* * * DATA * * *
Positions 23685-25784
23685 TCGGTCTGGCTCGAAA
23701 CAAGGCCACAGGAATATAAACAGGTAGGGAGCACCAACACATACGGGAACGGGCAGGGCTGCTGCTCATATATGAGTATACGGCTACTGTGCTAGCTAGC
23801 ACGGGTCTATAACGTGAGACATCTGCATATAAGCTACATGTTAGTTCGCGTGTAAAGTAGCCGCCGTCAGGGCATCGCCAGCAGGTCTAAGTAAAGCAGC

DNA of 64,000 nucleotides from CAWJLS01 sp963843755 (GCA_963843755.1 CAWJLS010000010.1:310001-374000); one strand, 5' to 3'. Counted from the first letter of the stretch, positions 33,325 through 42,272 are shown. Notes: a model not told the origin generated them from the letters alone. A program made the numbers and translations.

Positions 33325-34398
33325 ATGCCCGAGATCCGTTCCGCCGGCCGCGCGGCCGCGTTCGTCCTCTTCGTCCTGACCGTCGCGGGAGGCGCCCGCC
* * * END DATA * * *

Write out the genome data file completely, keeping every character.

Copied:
Positions 23685-25784
23685 TCGGTCTGGCTCGAAA
23701 CAAGGCCACAGGAATATAAACAGGTAGGGAGCACCAACACATACGGGAACGGGCAGGGCTGCTGCTCATATATGAGTATACGGCTACTGTGCTAGCTAGC
23801 ACGGGTCTATAACGTGAGACATCTGCATATAAGCTACATGTTAGTTCGCGTGTAAAGTAGCCGCCGTCAGGGCATCGCCAGCAGGTCTAAGTAAAGCAGC

DNA of 64,000 nucleotides from CAWJLS01 sp963843755 (GCA_963843755.1 CAWJLS010000010.1:310001-374000); one strand, 5' to 3'. Counted from the first letter of the stretch, positions 33,325 through 42,272 are shown. Notes: a model not told the origin generated them from the letters alone. A program made the numbers and translations.

Positions 33325-34398
33325 ATGCCCGAGATCCGTTCCGCCGGCCGCGCGGCCGCGTTCGTCCTCTTCGTCCTGACCGTCGCGGGAGGCGCCCGCC